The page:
Preview: Thymesia

2022-08-16 by Callum Andrews

No tutorial

The saying "The greatest form of flattery is imitation" must be one of the most used phrases there is, but probably also holds true in so many cases when it comes to different entertainment mediums that it's hard not to think of it when you play a game that reminds you of another one. For example, Thymesia reminds you of several of the great games coming from From Software. The Souls series, Bloodborne and Sekiro. Sometimes it feels like OverBorder Studio took all the good parts that worked in those games and stuck them into Thymesia.

As you might have already guessed, Thymesia is another game in the lake (not sea, because there aren't actually that many games compared to other genres) of Soulsborne games. It implements all of the familiar mechanics of losing your progress if you die, hard-as-nails combat, a dark atmosphere, even harder-than-nails bosses, and so on. Like in Sekiro you play as a preset character named Corvus who finds himself in the land of Hermes. Hermes was once a land stricken by plague and disease which they were able to cure with the help of alchemy. Yet, alchemy soon brought with it even greater perils to the cursed nation and Hermes was beset by monsters. It is up to Corvus to try and find out how to rid the land of this curse and get to the bottom of what has actually happened and why.

Hit em where it hurts

Combat which is the main attraction of any soulslike game is fast and requires precision. If we were to compare it to any of the From Software games, we could say that it's not as fast as Sekiro, but not as slow as Dark Souls. Even though there are no shields to protect the player, the main form of defense are the parry and dodge. The player can also throw feathers at enemies to interrupt attacks. The combat works in such a way that when the player makes regular attacks with their sword, they only wound the enemy. This opens a timed window of opportunity for them to make another form of attack, which is a plague attack, which they need to execute with the claw Corvus has equipped. If the player connects with the claw attack while the enemy is "wounded", then the enemy's health will whittle down, otherwise, the enemy's health just regenerates to the point where it was before. This of course puts a certain spin on the combat which is somewhat reminiscent of the combat in Sekiro, only in a different format. One interesting thing that Thymesia does differently from its soulslike brethren is that here the player doesn't have to consider stamina depletion. Stamina doesn't exist for Corvus. He is almost able to keep up an attack indefinitely, yet the developers have taken measures against this happening. The solution that the developers have taken to counter this is by making enemies able to counter Corvus attacks. So the timing and pacing of one's attacks need to be taken into consideration since enemies will strike back if the player gets too reckless.

Apart from the sword and claw which will be Corvus's bread and butter combat-wise, Corvus has also other types of weapons up his sleeve, like stated earlier Corvus can throw feathers at enemies which can help interrupt enemy attacks but are also great to use on enemies for their wounds not to heal. Because as long as enemies are getting attacked their wounds won't heal and Corvus can keep his distance if the situation requires it. Most of the time, if not all of the time, combat requires you to be up close and personal, so learning how to parry attacks will be crucial. The other types of tools that Corvus has at his disposal are the various Plague weapons. These weapons are collected by defeating different enemies which will occasionally drop different weapon shards. Once enough shards are collected, Corvus can equip that specific plague weapon. All of the weapons have their own distinct characteristics and attributes. Selecting the right weapon for the right occasion will be integral for the player to progress. The player will only be able to equip one plague weapon initially, but further upgrades will allow for even two or three down the line. The use of plague weapons consumes energy which Corvus has a finite amount of but can be replenished through combat given that the right talents are acquired. Attacks with plague weapons deal damage to the enemy instantly and don't require the use of the claw.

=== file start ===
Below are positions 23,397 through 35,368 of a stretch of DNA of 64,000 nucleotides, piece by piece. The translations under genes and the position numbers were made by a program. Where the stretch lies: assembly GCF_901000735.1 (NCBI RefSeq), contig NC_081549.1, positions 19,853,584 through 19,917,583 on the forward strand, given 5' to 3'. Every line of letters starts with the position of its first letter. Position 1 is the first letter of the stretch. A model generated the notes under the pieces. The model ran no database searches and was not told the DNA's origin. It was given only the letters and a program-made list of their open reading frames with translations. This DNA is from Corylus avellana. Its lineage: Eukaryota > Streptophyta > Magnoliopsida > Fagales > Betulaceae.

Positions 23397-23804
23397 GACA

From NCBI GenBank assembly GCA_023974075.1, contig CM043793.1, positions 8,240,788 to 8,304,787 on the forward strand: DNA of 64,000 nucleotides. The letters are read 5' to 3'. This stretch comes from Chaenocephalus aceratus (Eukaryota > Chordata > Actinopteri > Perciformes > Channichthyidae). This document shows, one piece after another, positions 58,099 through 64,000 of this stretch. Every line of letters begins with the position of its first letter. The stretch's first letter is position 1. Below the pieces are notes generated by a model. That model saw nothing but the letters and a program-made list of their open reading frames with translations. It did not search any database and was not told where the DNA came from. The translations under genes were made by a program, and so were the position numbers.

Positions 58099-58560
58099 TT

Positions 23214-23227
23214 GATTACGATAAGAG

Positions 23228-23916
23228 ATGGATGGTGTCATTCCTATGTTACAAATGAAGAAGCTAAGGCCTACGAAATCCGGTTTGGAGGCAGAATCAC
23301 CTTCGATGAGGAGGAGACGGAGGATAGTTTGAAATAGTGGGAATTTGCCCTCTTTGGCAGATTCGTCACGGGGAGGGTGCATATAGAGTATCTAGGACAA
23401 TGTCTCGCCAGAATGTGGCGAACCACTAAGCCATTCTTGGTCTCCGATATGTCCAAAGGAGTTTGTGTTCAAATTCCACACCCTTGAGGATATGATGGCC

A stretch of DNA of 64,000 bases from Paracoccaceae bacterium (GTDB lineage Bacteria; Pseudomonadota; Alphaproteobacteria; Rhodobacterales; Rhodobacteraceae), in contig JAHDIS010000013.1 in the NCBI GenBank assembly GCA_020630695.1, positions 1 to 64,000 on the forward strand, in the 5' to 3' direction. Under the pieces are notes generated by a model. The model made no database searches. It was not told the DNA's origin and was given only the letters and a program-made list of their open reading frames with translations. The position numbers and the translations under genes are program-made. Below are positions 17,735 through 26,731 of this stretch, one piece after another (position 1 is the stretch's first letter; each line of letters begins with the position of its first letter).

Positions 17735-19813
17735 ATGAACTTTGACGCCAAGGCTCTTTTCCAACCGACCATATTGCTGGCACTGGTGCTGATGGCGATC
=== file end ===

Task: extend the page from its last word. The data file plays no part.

Progress through failure

Being a soulslike it goes without saying that even here the player will need to upgrade and level up Corvus. Instead of souls or blood echoes, here the player collects memories. And like their counterparts, they can be lost if the player is defeated. The main stats that the player will be leveling up are vitality, energy, and strength. All of them are pretty self-explanatory and boost the players' health, energy and attack power. Besides upgrading Corvus's various stats, he will also gain talent points which the player can redistribute as they see fit and according to their playstyle. Once a talent is acquired it isn't set for the entirety of the game and the point can be redistributed. The environments are dark and the atmosphere feels oppressive, as it usually is in this type of game. Also as is par for the course when it comes to a Soulsborne game it will probably have several endings which will play out depending on the players' choices in the game.

Where the influences for Thymesia come from are pretty clear from the outset, yet the game has enough of its own characteristics to set it apart from its brethren to make it feel fresh and new. It's going to be hard, it's going to be frustrating and it will probably make you break a controller or two. But like every Soulsborne fan already knows, few games outside this genre will give you that feeling of satisfaction like these games can.

Thymesia is set for release on the 18th of August and will be available for PC, Xbox series X|S, Playstation 5 and Nintendo Switch